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Bad Seed

Hgraves's picture

Yumi was often seen as the rebel. She was the girl who ran away and left her family and the girl who had an affair and got pregnant by her teacher. She was branded the bad seed. On wikitionary, being a bad seed is a genetic source of bad behavior or other results. Therefore, calling Yumi the "bad seed" would imply that Lloyd also had some bad inside of him but he was just a regular Idaho farmer. Yumi wasn't a bad seed, she was just an organically grown potato in a field full of GMOs.

Yumi started off as an innocent spud. On the outside she looked and interacted like the other GMOs. She was thrilled to go to school and she loved teaching her parents about everything her teachers had taught her. But just like actual GMO potatoes and organic potatoes, the long term effects or in this case the personalities of the potatoes are very different. Yumi could not be a GMO even if she wanted. Unlike Cass, who had two white Idaho native farming parents, who she could be directly cloned after because they were both GMOs, Yumi's parents weren't the same. She had one GMO and one exotic fruit that cross breeded. Therefore making her into the genetically identical potato that everyone else was, was impossible. With an organic type of potato, you never know what you're going to get. The potato may come out too small, a little lumpy, maybe even out of the ordinary, just like Yumi.

Yumi knew she wasn't like the other potatoes. On page 4 she described the feeling of growing up by saying , "That's what it felt like when I was growing up, like I was a random fruit in a field of genetically identical potatoes." She also described how unlike the other GMOs, she actually didn't like potatoes either. And, growing up in a town where potatoes were everyone's livelihood,  and she being the only one that didn't like it, was another indication that she wasn't the same, "Honestly, I never liked potatoes much. I preferred rice, a taste I inherited from my mother, Momoko, and which, in a state of spuds, was tantamount to treason" (4).

Not only was Yumi's taste or liking different, but so was her personality. As stated above, when a potato is organically grown, you never know what the outcome of the potato may be. But one thing that the organic potato does have is it's own distinct shape and look, just like Yumi had her own personality. When meeting Mr. Rhoades, Yumi became very interested in zen. She was intrigued by the questioning of beliefs,  the spirituality, the ability to reach enlightenment and most importantly Mr. Rhoades. Granted he did start her interest in the Japanese culture, he wasn't the one who made her question her father's religion. She decided to not believe in organized religion and she decided to stand up to her dad and tell her that she doesn't agree with his Methodist beliefs. Cass, a GMO, wouldn't have done that. In fact, she still lives the life of a typical GMO even into adulthood when one would assume that she would gain some autonomy and go against what she is expected to do. Yumi also kept people on edge. You never knew what you would get out of her or what her next move would be.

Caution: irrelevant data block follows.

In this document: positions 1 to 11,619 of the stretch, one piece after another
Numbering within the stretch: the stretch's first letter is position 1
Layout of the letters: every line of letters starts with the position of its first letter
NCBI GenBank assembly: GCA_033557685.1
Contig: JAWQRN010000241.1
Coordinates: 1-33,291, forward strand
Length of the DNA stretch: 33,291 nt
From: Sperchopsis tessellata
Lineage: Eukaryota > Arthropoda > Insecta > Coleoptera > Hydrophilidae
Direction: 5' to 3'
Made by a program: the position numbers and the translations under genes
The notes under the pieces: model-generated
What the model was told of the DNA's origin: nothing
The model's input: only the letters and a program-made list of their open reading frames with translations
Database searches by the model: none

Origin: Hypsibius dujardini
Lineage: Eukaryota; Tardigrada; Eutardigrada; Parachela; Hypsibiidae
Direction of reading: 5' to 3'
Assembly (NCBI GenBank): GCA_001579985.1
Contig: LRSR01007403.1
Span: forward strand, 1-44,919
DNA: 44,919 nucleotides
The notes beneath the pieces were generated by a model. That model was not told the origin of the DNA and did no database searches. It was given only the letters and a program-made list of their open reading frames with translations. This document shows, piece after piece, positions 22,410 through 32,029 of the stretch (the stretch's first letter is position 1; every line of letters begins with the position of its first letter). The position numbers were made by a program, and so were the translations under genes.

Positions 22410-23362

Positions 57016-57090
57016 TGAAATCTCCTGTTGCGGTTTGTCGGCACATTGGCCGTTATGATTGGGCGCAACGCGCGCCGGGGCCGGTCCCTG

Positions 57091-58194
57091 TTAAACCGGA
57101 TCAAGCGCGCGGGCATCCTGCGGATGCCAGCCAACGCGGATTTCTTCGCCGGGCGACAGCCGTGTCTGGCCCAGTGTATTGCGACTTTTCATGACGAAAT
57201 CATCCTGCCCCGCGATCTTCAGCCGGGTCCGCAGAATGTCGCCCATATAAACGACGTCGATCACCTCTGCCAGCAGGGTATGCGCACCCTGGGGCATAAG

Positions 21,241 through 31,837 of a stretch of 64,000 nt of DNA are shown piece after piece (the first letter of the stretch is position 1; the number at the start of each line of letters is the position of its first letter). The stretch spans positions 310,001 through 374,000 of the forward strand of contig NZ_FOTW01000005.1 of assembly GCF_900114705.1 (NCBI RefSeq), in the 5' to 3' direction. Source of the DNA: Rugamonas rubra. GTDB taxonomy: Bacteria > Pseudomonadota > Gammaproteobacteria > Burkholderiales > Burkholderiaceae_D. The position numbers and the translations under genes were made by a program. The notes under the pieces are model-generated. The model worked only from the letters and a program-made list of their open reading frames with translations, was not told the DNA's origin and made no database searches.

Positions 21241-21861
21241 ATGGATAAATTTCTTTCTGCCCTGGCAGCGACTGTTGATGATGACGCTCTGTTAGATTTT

It is also important to keep in mind that the person who referred to Yumi as the "bad seed" was a GMO himself. Carl Unger, a very religious, non-gambling farmer who believes in hitting his child often described Yumi as the bad seed. On page 201, he says, "... She's a bad seed,  Fuller." As an any society when someone is seen as different, they are often described as being bad or out of the ordinary, and Yumi faced this a lot. Unfortunately her organic spirit was appreciated in a town full of GMOs.

Yumi wasn't a bad seed, she was just a different seed. She was organically unique while all the others were clones. When being an organic fruit, there is no guarantee as to what one would turn out to be. So when Yumi came about, no one knew how to handle this difference.


Anne Dalke's picture

I’m grinning @ the creative energy of this piece, which comes from your taking the risk of really pushing the analogy between ‘bad seeds’ and unique human beings. And/but I’m also wanting you to slow down a little and EXPLAIN—really unpack—those analogies. You never say (for starters) what a “GMO” is—either agriculturally or metaphorically, when applied to human beings. What makes a person a “GMO”? You say that Cass “lived the life of a typical GMO”—what is that? You seem to use the term to reference those who follow normative patterns, those who are “clones”…. but of course in traditional farming methods, all potatoes are clones, and GMOs are “modified,” re-scripted… You call Lloyd both “just a regular Idaho farmer,” and a GMO; you say that Yumi was “crossbred,” while Cass was not (but biologically, no human being is a clone…) Sometimes you call Yumi an “organic fruit,” sometimes a potato…are the differences between a fruit and a vegetable not important here, in this farming story? You call her “organically unique,” but even organic potatoes are clones…

You’ve taken a wonderful first step here, in thinking metaphorically; the next step is also to think analytically, to really really excavate this whole range of possible associations, and examine how well they hold up, and where they break down.